The country's smallest banks have barely a fortnight to flag their concerns over a burdensome piece of regulation designed for the big institutions that caused the financial crisis.
The Financial Services Authority (FSA) has set a 9 November deadline for comments on its recovery and resolution plans (RRP) consultation paper.
More commonly known as "living wills", these RRPs are designed to either save a bank that comes under severe financial stress (recovery) or, if beyond rescue, devise how best to wind down the businesses without causing a shock to the financial system (resolution).
These plans have been piloted on six major banks, including Royal Bank of Scotland and HSBC, which have produced documents thousands of pages thick to show how to unwind their complicated operations in the event of a crisis.
But the FSA wants to go further. It is asking the simplest, smallest banks with no systemic impact to come up with living wills by June and has also included all other deposit-taking institutions in the UK. Many of them and the few experts in the new field of drafting living wills think that RRPs for as many as 200 institutions needlessly drain a small organisation's resources.
"These small banks are having to grow their risk and regulatory teams, which is a high cost per unit for them," argues one adviser. "I'm not sure that their board directors are going to have the time to get into these RRPs as there's such a volume of regulation coming through the sausage machine."
The boss of a small family-owned bank, who does not wish to be named, says they are being made to pay for the mistakes of the major, complex institutions that lent so many bad loans before the market collapsed in 2007. "The amount of reporting we've had to do has increased tenfold in the past few years," the chief executive says, pointing out that the bank does not need an RRP. "Our owners have unlimited personal liability; we're a simple bank with a couple of billion pounds of deposits, and our balance sheet can be shown on half a piece of A4 paper."
It is certainly questionable that the FSA chairman, Lord Turner, really had this type of bank in mind when he said a little over two years ago: "Living wills will be a forcing device for the clarification and simplification of legal structures."
The FSA has emphasised that the length of the RRP should be "proportionate" to the size of the institution and the risk its demise poses to the wider economy. The point is to ensure there is sufficient information to ensure that depositors' money is safe and can be repaid within a week in the event of failure.
David Sayer, the global head of retail banking at KPMG, says: "Clearly these financial institutions differ significantly in size and some may find the preparation of living wills more onerous than others. To overcome any unnecessary burden on smaller institutions, the regulator has made it clear that they will be proportionate in the scope of their requirements."
Yet the consultation says that the FSA is not yet set on how it will define proportionate, saying it will "revisit how we implement" the approach at a later date. For recovery plans, the document simply states that there are likely to be fewer options for survival than bigger firms, and so this part of the living will inevitably be shorter than those seen in the pilots.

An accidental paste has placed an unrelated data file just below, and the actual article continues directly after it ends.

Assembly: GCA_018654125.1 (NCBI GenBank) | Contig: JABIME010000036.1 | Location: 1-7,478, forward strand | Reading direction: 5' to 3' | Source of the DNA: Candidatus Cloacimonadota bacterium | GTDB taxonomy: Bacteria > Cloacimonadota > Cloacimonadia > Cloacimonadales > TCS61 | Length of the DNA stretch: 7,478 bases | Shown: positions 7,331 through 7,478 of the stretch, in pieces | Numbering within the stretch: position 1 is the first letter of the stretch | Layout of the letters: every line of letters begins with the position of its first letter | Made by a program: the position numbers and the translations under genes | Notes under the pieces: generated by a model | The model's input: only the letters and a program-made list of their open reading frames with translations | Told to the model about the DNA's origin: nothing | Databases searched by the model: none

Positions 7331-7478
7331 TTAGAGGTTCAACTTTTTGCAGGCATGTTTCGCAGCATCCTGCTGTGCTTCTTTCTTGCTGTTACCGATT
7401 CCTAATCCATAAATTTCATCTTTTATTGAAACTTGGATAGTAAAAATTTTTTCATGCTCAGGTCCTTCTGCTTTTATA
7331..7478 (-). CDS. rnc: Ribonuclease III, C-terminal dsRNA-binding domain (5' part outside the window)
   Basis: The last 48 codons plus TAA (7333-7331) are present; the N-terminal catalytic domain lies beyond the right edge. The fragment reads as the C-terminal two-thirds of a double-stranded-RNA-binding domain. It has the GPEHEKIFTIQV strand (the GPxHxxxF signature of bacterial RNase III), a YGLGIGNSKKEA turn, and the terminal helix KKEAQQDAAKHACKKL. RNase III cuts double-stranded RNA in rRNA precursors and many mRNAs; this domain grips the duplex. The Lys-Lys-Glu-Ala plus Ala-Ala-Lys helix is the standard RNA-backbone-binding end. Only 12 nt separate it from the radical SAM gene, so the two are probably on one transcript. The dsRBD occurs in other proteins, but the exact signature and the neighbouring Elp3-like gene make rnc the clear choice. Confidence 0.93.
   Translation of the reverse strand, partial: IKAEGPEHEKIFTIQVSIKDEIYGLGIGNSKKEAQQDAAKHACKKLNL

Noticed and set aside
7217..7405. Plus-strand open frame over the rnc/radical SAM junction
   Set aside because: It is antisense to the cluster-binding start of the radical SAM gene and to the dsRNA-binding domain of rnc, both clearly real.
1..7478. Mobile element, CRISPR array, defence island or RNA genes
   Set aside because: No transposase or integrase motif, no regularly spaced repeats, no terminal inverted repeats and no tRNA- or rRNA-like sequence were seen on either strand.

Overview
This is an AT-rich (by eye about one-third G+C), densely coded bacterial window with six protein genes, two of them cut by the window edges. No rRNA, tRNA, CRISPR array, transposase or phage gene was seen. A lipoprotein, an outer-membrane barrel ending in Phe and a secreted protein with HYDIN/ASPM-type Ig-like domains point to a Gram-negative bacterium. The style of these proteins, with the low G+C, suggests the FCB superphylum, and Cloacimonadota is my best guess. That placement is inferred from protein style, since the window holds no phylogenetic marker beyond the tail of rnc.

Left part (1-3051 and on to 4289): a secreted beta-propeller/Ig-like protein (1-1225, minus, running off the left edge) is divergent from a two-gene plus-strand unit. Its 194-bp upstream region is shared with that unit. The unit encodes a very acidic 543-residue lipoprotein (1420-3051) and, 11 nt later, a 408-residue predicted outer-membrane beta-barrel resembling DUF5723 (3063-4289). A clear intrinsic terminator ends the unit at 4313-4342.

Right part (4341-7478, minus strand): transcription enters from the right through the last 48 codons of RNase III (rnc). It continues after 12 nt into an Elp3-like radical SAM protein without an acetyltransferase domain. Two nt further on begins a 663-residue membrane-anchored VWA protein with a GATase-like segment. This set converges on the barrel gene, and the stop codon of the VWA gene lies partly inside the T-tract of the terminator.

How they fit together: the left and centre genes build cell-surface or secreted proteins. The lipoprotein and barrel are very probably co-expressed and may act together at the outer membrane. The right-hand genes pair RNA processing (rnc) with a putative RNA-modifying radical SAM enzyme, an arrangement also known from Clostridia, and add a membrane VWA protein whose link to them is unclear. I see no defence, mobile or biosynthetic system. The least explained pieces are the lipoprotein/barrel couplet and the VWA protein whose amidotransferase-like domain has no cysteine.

Simon Hills, the executive director of the prudential capital and risk team at the British Bankers' Association, says that there is "no doubt" that the task will be onerous but has a more pressing concern: FSA staff. "One of the concerns of the small banks is that it does an RRP and plonks it on an [FSA] supervisor desk and then finds that the FSA isn't resourced sufficiently to look at the plans. I can't see how they are going to manage."
If the FSA decides to outsource this work, the cost will fall on the banks. The FSA would presumably be hiring the very few consultants who have worked on living wills, meaning there would be fewer, more costly experts to advise small banks on draft RRPs.
However, Hills does point out that in many cases the living will should simply be a case of merging the existing documents small banks already have to produce as a result of regulatory changes since the credit crunch. These include such requirements as individual liquidity adequacy assessments and reverse stress tests.
Some small banks broadly support the extra regulation, even if it largely repeats that which already exists. Malcolm Hayday is chief executive at the Charity Bank, the only not-for-profit bank in the UK as it lends money to charitable organisations. He says: "We haven't had to hire new staff [to draft an RRP]. At first you think 'oh my god', but when you stop to think about it, this really isn't that onerous."
The Charity Bank has already submitted two drafts of its RRP to the regulator, which has so far only suggested a few changes to a document no more than 30 pages long.
Phillip Monks, the chief executive of two-year-old bank Aldermore, says that the FSA is right to be concerned about even the smallest bank failures. "Even if a bank the size of an Aldermore went bankrupt, there would be a run on other financial institutions if depositors couldn't get their money," he says, pointing out that customers in rival banks might be so spooked as to pull their money out of accounts.
The counter-argument to gruelling regulation remains: it is better to be too careful than underprepared.